Homelessness Part 2

For the last few days, there’s been someone sleeping on my corner. I remember passing them whilst walking the dog. I thought it was odd that the person was sitting in the middle of the sidewalk with twelve or so coats and suitcases scattered around them. However, living in San Francisco, just off Market street, I’m somewhat accustomed.

The next day the person was gone. The day after that the person returned. From night until well in the middle of the next day, they were still there sleeping under a pile of coats.

I have lots of thoughts in my head about people who are living on the streets. This was one of my first posts. I have some guilt around it…as if I should help them get back on their feet. I have a house and they don’t. I feel like a “have” and I feel like they are a “have-not”. However, fear of what a conversation with them might bring to me usually keeps me from getting involved with helping someone off the street. I feel like since they know where I live, I might be called upon when I’d rather not be called upon. I’ve been asked for money by desperate people way too often in this city. For this and other reasons, I just pass them.

Today as I pass, I find there is a fresh pile of “humanure” on the side walk. Right where my children and I walk every day. I was quite disgusted and assumed this person who had been sleeping twenty feet away had done this. I might have been wrong. It was time for them both to go in my mind.

A call to public works got a steam cleaning scheduled and a call to the police station had the person evicted from the corner. I felt guilty for calling the police to move them. Calling the authorities to bother someone less fortunate than me doesn’t bring me joy. This is when I had my next thought and this is where I need an expert opinion.

As someone who raises children, I’m aware of some extremely effective methods for raising an independent and responsible thinker. I apply some of these methods as best as I can. One of the principles that these methods are built on is this: Don’t reward behavior you don’t want else you condone it.

For example, when a child asks for something, don’t move until they say it as a polite request. If you get them water when they command you to, they learn to command you to get them water. This is obviously is not what one desires from a child. When children use potty talk, get up immediately and with a smile take their hand and say, “Oh, do you need to go to the bathroom.” This teaches the power and the appropriateness of words. It also gets you the behavior you want. Now, to my point.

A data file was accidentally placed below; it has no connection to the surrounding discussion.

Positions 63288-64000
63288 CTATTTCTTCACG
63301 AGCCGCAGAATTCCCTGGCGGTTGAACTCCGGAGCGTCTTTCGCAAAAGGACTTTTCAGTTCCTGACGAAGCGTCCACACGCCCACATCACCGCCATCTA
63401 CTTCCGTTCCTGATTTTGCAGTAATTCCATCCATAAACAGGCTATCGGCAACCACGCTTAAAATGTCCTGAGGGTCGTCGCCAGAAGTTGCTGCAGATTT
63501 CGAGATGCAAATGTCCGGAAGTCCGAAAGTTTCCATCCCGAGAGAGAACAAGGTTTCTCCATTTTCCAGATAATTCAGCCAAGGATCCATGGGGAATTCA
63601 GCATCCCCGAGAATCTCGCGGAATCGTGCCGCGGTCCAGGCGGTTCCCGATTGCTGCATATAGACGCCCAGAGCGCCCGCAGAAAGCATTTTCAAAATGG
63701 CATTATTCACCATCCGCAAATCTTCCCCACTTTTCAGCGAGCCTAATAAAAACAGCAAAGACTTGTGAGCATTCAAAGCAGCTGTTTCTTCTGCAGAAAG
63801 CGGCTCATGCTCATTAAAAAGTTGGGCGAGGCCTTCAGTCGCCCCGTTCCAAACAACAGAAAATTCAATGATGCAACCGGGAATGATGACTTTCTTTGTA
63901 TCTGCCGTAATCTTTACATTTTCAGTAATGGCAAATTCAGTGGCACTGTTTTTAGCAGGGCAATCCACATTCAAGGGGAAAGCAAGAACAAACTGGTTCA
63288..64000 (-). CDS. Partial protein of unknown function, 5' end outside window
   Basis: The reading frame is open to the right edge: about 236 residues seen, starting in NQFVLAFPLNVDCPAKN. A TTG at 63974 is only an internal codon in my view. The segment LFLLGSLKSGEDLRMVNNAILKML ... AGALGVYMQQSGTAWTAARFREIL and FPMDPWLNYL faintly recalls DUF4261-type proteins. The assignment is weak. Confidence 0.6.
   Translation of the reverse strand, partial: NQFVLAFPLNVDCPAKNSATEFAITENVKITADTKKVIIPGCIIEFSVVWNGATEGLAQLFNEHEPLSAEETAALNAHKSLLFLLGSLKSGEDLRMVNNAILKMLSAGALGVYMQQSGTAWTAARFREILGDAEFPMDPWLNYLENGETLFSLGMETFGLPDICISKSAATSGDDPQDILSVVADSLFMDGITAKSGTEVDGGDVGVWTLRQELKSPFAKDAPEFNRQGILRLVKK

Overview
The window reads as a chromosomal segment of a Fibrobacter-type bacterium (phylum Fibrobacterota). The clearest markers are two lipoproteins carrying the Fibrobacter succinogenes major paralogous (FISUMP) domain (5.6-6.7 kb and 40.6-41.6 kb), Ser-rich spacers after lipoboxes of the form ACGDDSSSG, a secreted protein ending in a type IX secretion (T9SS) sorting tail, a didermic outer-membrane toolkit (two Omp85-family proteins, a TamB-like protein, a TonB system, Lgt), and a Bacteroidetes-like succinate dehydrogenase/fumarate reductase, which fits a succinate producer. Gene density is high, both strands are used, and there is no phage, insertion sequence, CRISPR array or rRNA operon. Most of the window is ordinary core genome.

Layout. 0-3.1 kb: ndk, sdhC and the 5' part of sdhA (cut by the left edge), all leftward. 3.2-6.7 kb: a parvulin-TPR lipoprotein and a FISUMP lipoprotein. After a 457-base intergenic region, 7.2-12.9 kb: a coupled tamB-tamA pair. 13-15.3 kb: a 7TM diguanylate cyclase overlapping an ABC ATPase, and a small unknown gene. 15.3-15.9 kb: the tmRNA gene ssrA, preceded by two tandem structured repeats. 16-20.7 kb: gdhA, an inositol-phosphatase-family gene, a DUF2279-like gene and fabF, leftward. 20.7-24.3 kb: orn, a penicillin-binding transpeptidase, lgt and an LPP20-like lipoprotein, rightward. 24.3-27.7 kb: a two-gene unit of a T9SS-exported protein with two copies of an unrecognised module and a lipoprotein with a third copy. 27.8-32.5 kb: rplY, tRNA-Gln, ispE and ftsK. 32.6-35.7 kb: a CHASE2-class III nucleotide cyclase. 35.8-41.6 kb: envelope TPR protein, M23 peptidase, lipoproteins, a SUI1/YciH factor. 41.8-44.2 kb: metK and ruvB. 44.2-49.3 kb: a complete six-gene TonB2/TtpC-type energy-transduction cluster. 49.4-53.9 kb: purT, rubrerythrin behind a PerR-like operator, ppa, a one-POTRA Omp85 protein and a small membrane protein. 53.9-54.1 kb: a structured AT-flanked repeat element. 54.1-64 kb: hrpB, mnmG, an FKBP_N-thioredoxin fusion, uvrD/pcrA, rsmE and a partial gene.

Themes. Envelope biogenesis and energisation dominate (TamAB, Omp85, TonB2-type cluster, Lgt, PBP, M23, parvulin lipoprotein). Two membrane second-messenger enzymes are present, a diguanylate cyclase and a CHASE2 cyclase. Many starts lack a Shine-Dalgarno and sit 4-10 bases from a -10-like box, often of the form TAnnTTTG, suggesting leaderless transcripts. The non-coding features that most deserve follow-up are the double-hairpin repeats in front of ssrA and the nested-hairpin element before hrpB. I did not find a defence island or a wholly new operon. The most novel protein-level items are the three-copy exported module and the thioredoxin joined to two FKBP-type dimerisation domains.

It seems that the city of San Francisco wants to provide a safe, clean city for it’s residents with law and order. In order to provide this, they provide the services of police who will remove homeless people from your corner and a city cleaner to steam clean your sidewalk. The city provides these services free of charge. By providing these services, it seems to me the city condones vagrants sleeping and defecating on my neighborhood’s corner.

By allowing the behavior to exist and continue without consequence, the city therefore condones it. By allowing your children to command you to get their water, you condone it. This is the same to me. Now, you may not mean to condone your child commanding you, but this is the message received by the child because the child commanded water and received it. It worked to the child. The city may not mean to condone it, but this is the message sent to the vagrant. The city sends the message, “You can sleep here for free unless someone complains and feel free to poop on the sidewalk. We’ll clean it up.”

I think this is totally wrong wrong wrong. I think the city has taken the wrong approach by assuming the responsibility. I think the city should enforce that the responsibility lies with them. Experts please weigh in.

One thought on “Homelessness Part 2

  1. alyceclover Reply

    Ah, crack addicts! Not that the homeless person that deficated on the sidewalk is one of them, but I’ve seen first hand what that do to public restrooms, as well, as the mental ill people among the homeless.

    Best to accept that the homeless are often so childlike, they are not capable of knowing how to clean up after themselves, so if one wants clean streets, then who is to clean them, but the city?

    If you were to take me off the streets for a night, you could leave gold & money sitting in front of me and it would be untouched in the morning. I won’t recommend it—I’m the exception not the rule. : > Don’t you think every human being should have a roof over one’s head? The old homestead laws were revoked. One can’t just pitch a tent in the woods and live off the land as Indians once did.

    I’m telling story’s of the homeless people I know if you care to read them. My own story is spread in several places.


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